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Production notes, photos and promotional video © 2007 New Line Cinema
production notes
aboutsynopsis, notes, interviews and articles
Director of Photography Kramer Morgenthau

Director of Photography Kramer Morgenthau

Hoblit referenced the work of various photographers he's admired throughout the years.An avid fan of Bruce Davidson, whose book Subway made a huge impact on the director, Hoblit pays homage to Davidson's muted backgrounds, the neutral faces of his subjects and the unusual, iconic pops of color he uses in each frame.

When Hoblit began his search for a director of photography, it was imperative to find someone who could think outside the box, but not too far outside so that Hoblit would have to spend valuable time reining the cinematographer back in line. After discussing his ideas with some colleagues he found a daring new talent in Kramer Morgenthau, who had made a mark in commercials and low-budget films. Hoblit also saw a level of frustration in Morgenthau that could work to the film's advantage.

"His juxtaposition of colors was great," Hoblit says of Morgenthau's work, "I had never seen anything quite that bold. And I liked the fact that he was eager to move out of the box he'd found himself in, which happens in our business. But he's off and running now," Hoblit says proudly.

"In terms of the look, Fracture is a story about class," says Morgenthau. "Willy's world is gritty, in the trenches, more like the D.A.'s office and even the courtroom to a certain extent. Crawford exists in a world of wealth and big, beautiful spaces. So we talked a lot about color versus a gray scale to create a contrast between the two."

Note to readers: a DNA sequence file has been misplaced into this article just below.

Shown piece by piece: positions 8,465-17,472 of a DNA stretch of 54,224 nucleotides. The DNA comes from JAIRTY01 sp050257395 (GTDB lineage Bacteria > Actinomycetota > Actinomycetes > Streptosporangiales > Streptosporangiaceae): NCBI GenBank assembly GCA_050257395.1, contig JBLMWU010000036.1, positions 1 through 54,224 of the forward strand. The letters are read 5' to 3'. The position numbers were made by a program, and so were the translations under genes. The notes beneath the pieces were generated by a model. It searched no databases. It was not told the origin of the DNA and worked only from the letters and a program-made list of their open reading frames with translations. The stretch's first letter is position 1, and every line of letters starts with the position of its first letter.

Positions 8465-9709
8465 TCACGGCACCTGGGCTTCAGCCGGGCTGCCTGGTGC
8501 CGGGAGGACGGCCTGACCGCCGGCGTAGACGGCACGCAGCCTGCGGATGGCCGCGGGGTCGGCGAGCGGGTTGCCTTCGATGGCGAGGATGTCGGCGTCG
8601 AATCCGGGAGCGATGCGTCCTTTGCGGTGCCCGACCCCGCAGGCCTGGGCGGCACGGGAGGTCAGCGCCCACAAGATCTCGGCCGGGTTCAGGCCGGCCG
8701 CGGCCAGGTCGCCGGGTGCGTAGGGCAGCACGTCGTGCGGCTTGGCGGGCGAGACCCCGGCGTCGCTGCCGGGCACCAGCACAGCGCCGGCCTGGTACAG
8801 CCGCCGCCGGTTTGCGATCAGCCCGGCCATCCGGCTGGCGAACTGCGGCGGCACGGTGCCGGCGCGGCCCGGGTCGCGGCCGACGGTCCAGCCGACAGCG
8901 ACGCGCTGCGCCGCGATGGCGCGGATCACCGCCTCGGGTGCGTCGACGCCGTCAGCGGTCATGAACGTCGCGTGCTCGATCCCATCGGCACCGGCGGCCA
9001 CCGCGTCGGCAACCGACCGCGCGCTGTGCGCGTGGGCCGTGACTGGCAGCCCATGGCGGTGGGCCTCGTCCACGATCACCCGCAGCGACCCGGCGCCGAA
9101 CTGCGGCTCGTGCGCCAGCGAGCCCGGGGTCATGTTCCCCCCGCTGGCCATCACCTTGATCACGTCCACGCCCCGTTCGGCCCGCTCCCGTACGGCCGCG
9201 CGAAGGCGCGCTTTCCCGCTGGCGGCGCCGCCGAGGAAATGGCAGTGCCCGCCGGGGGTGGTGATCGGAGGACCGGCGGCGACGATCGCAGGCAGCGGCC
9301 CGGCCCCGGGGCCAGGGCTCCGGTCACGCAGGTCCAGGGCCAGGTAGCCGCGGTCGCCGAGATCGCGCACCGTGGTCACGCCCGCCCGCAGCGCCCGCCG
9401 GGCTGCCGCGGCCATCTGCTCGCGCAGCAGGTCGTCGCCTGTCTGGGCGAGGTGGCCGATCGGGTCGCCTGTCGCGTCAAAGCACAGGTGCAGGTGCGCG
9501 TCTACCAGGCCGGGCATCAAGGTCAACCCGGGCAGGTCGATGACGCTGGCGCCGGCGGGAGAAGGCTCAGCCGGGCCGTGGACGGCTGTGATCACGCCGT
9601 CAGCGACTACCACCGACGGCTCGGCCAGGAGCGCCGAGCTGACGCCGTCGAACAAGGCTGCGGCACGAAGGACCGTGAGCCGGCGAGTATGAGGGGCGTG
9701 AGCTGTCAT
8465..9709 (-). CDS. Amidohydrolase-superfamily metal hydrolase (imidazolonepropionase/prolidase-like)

Once Morgenthau and Hoblit met with production designer Paul Eads, set decorator Nancy Nye and costume designer Elisabetta Beraldo, they developed the film's overall look.

There are a preponderance of low-lit scenes and a good deal of night work both interior and exterior that the filmmakers would light with different hues of color to set the tone of each scene.

"The movie is fairly dark," Hoblit explains, "but we also used vivid greens, oranges, reds and yellows. I wouldn't say that there's a color palette so much as there is a vibrancy of color always cutting through the darkness so that it's unexpected and we don't know where the color is coming from. Kramer and I were always negotiating with ourselves to make sure we didn't tip over the edge into self-indulgence or idiocy," he jokes.

"Greg is first and foremost about the story," says Morgenthau. "He wants it to be truthful and logical. I think that's why he's been so successful. He doesn't take anything for granted and feels as though it's an insult to the audience to cheat or not have the environment or action as it would be in real life; that's become a stylistic trait of his. Yet,at the same time, he'll take the lighting to an expressionistic level, which is also my approach."

Hoblit credits his producing partner Hawk Koch with the ease of the shoot. "Hawk puts together a brilliant game plan for getting a movie done," the director says.

Shooting in Los Angeles

It was important to the filmmakers to shoot in Los Angeles for a variety of reasons, not only because of proximity to home, but also with the desire to help keep production in Hollywood

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